Welcome to the Windows Time Service blog. This blog is here to answer some of the questions about the service and show off some of the useful features that it has. Every week, I will try to cover a new topic surrounding Windows Time Service (w32time for short). If anyone has any requests/suggestions for topics, please feel free to let me know. This blog is for you.
So what is Windows Time Service?
In short, it is a Windows service that keeps your computer clock accurate. Of course, the “how” is much more interesting than the “why”, but for the sake of being the initial post, I will start with why time service exists; and for that, we require a bit of history. NOTE: Most of the information about the history of w32time comes from previous knowledge, which is not very extensive. If you find a mistake, please let me know.
In the days of Windows NT 4.0 and prior, there actually wasn’t NTP support, but rather SNTP. This was an initial version of the time service that focused on basic time synchronization (I believe the service was called TimeServ). SNTP doesn’t support most of the features of the full NTP protocol, which would be needed in future versions of Windows.
Windows 2000 brought about a wealth of new features, including Kerberos authentication. As part of the Kerberos protocol (section 1.6, 4th bullet of the RFC), computers using Kerberos authentication need to have clocks that are “loosely synchronized”, which is defined as 5 minutes by default. To meet this need, SNTP was abandoned and w32time was born. From Windows 2003 though Vista/Windows Server 2008, w32time has been upgraded & retrofitted to support more features, differing environments, and basically meet whatever needs customers and other internal components have.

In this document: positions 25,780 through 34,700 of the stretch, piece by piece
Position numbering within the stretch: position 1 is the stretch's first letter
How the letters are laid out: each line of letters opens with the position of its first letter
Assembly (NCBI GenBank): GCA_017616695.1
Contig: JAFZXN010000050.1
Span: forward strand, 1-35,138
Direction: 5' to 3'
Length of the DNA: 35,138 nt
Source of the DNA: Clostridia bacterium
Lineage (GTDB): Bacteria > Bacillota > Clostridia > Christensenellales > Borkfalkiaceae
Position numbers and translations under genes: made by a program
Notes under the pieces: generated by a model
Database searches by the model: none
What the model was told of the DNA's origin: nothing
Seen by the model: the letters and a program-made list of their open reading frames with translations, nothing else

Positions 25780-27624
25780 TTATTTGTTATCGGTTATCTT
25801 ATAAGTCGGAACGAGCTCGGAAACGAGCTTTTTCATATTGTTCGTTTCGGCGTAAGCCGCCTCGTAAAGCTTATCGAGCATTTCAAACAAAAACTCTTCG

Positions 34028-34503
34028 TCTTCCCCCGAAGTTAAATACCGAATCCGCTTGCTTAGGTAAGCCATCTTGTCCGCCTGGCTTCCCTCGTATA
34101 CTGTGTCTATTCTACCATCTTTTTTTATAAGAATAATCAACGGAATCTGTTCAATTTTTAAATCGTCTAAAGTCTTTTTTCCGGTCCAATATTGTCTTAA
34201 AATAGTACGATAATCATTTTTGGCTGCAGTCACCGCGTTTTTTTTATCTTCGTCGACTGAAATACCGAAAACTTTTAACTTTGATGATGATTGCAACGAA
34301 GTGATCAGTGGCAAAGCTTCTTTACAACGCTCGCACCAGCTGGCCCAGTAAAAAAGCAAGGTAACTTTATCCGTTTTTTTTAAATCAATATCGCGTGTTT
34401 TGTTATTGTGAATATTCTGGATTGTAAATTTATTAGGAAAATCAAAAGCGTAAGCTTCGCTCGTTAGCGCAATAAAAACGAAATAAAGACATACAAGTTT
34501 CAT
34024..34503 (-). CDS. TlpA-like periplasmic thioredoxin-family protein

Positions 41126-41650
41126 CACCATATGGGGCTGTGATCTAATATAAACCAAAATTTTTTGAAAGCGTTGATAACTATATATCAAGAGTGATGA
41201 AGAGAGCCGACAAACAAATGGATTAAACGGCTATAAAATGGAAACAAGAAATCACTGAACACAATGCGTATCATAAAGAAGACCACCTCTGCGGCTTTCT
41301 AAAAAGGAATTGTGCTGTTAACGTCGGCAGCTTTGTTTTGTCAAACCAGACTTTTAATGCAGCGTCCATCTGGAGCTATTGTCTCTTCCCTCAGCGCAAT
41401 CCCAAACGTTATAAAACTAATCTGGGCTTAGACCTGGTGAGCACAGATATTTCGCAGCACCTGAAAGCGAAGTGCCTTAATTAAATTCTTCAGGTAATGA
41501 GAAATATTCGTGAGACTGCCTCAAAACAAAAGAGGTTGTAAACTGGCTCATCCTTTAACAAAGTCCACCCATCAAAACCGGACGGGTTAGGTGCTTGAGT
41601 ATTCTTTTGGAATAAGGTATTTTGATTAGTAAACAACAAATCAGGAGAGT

How does Windows Time Service work?
Well, without getting into some of the messy details, w32time communicates with other computers in your network to keep the time on your local computer accurate. The overreaching goal is to keep your local clock in step with a remote clock. In this way, w32time is synchronizing your computer’s clock to that of your time source. (Keep in mind that most of this information can also found in the NTP v3.0 RFC, which w32time is based on). This is done by sampling the time on a remote system (known as the time source). The communication between a time client and a time source looks something like this:
- The time client makes a request for a timestamp at time t1
- The time source receives the request a time t2
- The time source sends back a response a time t3
- The time client receives the response a time t4
This is the fundamental interaction between a time client and a time source. The astute reader would first ask the following question:
Well, if the 2 computers are not currently synchronized (which is the point of this communication in the first place), then how can those time values (t1 – t4) be useful at all?
This is a great question because it demonstrates the ingenious design of NTP to be computer independent. Without making assumptions about the relationship of the time source and time client, we can make these initial observations:
- (t4 – t1) is the total time that is took for the time source to send out a request and get back a response (transit time)